BY: M. STEVEN OSBORNE
The challenges posed by the Assad government, Iran, Hezbollah, and Sunni jihadists are well known. However, the United States now faces challenges from more credible actors: Turkey and Russia. The goal of the United States has always been twofold: the replacement of the Assad regime with a democratically elected government and the defeat of the Islamic State in Syria’s western regions. These goals befit its role as an enforcer of the liberal democratic viewpoint. Yet after roughly seven years, the former goal has not been realized, and there has not been a consistent American narrative. Turkey and Russia are taking note and beginning to test American resolve in Syria.
First, Turkey, a NATO ally, decided to flex its regional muscle and invade Syria. Relations between Turkey and the United States have been in a steady decline over the past few years. Turkish President Recep Tayyip Erdogan has utilized the failed military coup against him to solidify his power. This move has freed him to pursue a harder line against his enemies, both foreign and domestic. Recently, the focus of his ire has been the Kurdish minority within Turkey and the Kurdish militias operating just outside Turkish borders in Iraq and Syria. Turkish troops are crossing into Syria with the aim of attacking Kurdish forces.
Many of these Kurdish forces are part of the Syrian Democratic Forces (SDF), aligned with the United States against the Islamic State. Now that there is a vacuum by the near defeat of the Islamic State, Turkey is stepping in to fill the void. Erdogan has placed the United States in the difficult position of choosing between a NATO ally, who is behaving belligerently, and other regional allies, who did a significant amount of heavy lifting against the Islamic State.
Turkey is testing the limits of the NATO alliance. Erdogan is aware of the true reason Turkey belongs to NATO in the first place: to act as a geopolitical check on Russia. The United States even maintains a military installation on Turkish soil, which is helpful in securing air superiority in the Syrian conflict. Turkey may not hold all the cards; however, they hold enough of them to feel comfortable testing the limits of American patience.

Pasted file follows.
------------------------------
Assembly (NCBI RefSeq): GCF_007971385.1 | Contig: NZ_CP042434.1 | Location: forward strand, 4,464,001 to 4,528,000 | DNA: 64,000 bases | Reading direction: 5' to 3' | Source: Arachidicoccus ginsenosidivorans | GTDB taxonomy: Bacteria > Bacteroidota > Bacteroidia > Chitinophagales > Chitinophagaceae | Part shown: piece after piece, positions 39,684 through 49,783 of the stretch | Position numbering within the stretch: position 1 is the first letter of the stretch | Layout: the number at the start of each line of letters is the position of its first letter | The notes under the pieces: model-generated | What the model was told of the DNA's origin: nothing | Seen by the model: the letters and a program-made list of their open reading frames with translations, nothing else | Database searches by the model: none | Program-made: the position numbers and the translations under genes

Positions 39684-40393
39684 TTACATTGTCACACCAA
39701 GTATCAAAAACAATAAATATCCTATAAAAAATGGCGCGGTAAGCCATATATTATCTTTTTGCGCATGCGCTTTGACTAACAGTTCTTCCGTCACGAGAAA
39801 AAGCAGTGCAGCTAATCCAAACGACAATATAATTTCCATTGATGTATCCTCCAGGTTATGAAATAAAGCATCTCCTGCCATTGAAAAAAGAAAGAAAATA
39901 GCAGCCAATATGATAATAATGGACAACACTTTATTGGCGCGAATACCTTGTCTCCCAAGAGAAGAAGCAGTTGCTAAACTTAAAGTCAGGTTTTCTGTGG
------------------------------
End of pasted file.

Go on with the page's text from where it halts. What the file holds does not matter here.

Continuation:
Another key test for the United States is Russian involvement in Syria. A recent dramatic development involved Russian mercenaries killed in battle after attempting to overrun an American military position. While reports vary as to the number of Russian deaths and the United States has not accused the Russian government of any direct involvement, there is no question that Russian individuals were involved. Russia was accused in the past of using unofficial “mercenary” forces to achieve geopolitical aims, so it is possible that these forces had some coordination with Moscow.
The United States is not accustomed to sharing the field of combat with another power that is anywhere close to matching American capabilities. While the American military outmatches Russia in terms of firepower and technology, Russian forces do not overwhelmingly outmatch the US. While neither Russia nor the United States has an interest in sparking a devastating war, there are diverging interests at play between these two powers in Syria. Russia’s threat to the United States in Syria has less to do with military conflict and more to do with geopolitical and diplomatic maneuvering.
Russia has strategic reasons for supporting the incumbent Syrian government. An Alawite minority government is a more reliable partner, and Russia’s long-held interest in a warm water Mediterranean port is made possible by cooperation with the Syrian government. On the other hand, American opposition to Assad is rooted in upholding its reputation as the defender of liberal democratic principles. Under the Trump administration, the United States has moved away from its role as enforcer of the liberal democratic viewpoint; however, for geopolitical reasons, it must ensure that rival powers do not gain an unchecked foothold in the region.
Under international law, Russia has made a more direct justification for intervention. Intervention is permitted when the highest available government authority invites another to intervene. The Syrian government invited Russian forces to assist in the fight against rebels and the rising Islamic State. American involvement is premised on the concept of “self-defense” as noted by Dean Michael P. Scharf of Case Western Reserve University School of Law. Both are legitimate legal bases for involvement, but Russia is paradoxically claiming a superior position when it comes to the legality of its actions.
Legality and diplomacy are tools to establish a narrative. The Turkish and Russian narratives are clear. Now the United States will need to develop its own for success in Syria.
M. Steven Osborne is an attorney practicing in the Commonwealth of Virginia. He holds a Juris Doctorate and a Bachelor’s Degree in Politics and Policy from Liberty University.
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